Good question Sam.

      Because I don't have a dog I'm afraid I can only have a stab a the likely issues but I guess there are two - accommodation and how welcoming your hosts might be to dogs and secondly the countryside itself and what the dog challenges might be.

      You could check with Austrian Alpine club but my guess is that dogs in mountain huts might not work so that might rule out the stretches of the E4 running through the Alps.

      Both Spain and France seem to me be dog friendly countries and accommodation shouldn't be a problem there.

      In terms of the countryside than an issue I found in Spain is that dogs are everywhere used to guard property. 99 per cent of the time they are locked away behind fences but they make a lot of noise and I guess if you have a dog with you this could make things worse. Occasionally the dogs are on the loose but with a pair of walking poles I was never threatened - again this might be different if you have a dog with you.

      If you're looking for two months than the GR7 through Spain, the E4 in Spain (although don't follow it down to the coast), would be a good option.

      Please come back to me if you have any further questions.

      Best of luck

      John

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  7. Hello John, my name is Rudi Holans, 47, and planning to hike part of the E4 trail in Central Greece or Penopolesus in May next year. You didn't pass their yet, but perhaps you have a lot of relevant information on the trail available and wanting to share it. Regards from a wet Belgium.

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    Replies
    1. Hi Rudi

      Nice to hear from you. If it's any consolation it's wet here in England as well.

      Sorry but I'm afraid I don't have anything on the E4 in Central Greece. My next E4 project is Bulgaria and I should be able to publish something on that later this year but as yet I haven't looked at all at the E4 in Greece.

      I assume that you have looked on the E4 link on the ERA website - http://www.era-ewv-ferp.com/index.php?topmenu_id=29&id=29&page_id=108&module=text - which at least tells you where to get the maps from.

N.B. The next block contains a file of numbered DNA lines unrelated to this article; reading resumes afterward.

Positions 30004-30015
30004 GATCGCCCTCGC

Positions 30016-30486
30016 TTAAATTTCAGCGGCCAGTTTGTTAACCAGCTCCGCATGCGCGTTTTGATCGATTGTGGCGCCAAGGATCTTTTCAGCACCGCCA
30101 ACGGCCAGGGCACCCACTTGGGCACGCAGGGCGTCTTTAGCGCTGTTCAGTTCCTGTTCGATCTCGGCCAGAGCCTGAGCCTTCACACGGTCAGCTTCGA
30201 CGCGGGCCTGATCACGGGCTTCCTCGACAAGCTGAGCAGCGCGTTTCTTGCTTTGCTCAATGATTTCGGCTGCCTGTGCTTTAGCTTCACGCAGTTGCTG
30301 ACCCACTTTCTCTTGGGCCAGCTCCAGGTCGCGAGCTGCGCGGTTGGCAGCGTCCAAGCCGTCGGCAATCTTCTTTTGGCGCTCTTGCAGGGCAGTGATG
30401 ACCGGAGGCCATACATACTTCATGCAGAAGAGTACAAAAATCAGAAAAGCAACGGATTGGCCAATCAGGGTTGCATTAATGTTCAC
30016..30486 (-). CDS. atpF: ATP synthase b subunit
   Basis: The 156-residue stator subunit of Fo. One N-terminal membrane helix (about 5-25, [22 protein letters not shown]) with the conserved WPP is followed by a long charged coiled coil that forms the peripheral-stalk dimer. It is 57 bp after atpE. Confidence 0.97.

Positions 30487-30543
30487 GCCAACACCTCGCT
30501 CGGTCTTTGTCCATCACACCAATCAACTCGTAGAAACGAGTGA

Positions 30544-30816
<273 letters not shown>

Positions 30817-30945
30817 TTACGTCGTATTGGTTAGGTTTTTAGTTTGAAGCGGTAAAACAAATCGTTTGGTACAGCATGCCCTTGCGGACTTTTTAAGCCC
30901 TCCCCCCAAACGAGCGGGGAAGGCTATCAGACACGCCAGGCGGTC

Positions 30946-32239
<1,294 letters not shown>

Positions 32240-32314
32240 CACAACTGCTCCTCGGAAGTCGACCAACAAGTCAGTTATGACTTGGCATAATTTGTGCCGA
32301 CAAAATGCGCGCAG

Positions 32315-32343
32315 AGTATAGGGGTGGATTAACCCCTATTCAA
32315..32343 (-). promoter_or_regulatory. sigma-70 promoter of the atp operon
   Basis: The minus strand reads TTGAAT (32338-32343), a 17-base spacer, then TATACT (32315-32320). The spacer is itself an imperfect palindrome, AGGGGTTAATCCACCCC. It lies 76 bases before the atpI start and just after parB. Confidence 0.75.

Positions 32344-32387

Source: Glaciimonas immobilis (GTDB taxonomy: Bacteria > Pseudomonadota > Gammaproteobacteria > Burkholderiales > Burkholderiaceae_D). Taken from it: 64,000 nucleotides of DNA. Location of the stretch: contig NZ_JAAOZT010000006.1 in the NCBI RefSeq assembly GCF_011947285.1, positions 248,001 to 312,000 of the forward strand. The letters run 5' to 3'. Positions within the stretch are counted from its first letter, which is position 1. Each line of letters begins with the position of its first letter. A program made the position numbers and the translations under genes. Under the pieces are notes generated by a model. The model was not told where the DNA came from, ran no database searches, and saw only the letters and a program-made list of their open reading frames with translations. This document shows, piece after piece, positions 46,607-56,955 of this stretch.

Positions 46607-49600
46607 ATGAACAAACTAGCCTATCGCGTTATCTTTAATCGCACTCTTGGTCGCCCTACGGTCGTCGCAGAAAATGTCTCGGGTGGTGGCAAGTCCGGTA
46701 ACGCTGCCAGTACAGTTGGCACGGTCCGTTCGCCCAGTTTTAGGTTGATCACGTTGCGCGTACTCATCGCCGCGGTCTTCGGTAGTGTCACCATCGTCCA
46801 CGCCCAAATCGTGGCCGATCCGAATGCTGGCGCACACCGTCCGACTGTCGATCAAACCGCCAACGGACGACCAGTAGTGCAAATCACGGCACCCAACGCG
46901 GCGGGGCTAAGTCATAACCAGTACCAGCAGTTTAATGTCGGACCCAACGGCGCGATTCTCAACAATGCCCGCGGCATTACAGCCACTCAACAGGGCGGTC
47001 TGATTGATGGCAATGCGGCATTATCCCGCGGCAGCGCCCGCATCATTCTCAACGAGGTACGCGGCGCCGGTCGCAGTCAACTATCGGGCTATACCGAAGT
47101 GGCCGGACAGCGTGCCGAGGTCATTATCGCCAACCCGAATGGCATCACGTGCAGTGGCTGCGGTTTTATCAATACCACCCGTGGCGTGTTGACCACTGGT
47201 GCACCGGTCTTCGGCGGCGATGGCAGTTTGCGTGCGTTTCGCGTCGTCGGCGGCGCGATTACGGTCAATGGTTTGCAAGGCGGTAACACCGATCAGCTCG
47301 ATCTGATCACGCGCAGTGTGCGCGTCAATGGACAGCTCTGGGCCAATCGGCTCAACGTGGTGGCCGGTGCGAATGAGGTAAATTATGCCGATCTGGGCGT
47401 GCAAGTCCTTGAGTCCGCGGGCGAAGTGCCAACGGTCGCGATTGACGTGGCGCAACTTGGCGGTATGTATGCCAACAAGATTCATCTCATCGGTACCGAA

Best of luck and keep in touch

      John

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  8. Hi John -

    This is an amazing website- thanks for sharing so much of your journey. My husband and I are about to start a trek from Austria to Budapest and had a few questions for you. Is there somewhere we can send you a private message to ask you about your travels? We'd really appreciate your help!

    Thanks,
    Rebecca

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    Replies
    1. Hi Rebecca

      Thanks for your comment about the website, very kind. Please send any specific questions to amithefirst@gmail.com - dodgy email address but seemed like a good idea at the time!

      John

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  9. You're an inspiration John. My husband (65) and I (a very recent 60) will travel to Spain from Australia in April to walk the Camino de Santiago. It will be our first long distance walk and we're not sure how we'll go. The responses we get from friends are of pure admiration - they think we're "gutsy" and it's interesting to think of yourself in that light. Personally I think this will be a life's highlight and who knows one day we will be inspired to take a leaf from your book ... and keep walking.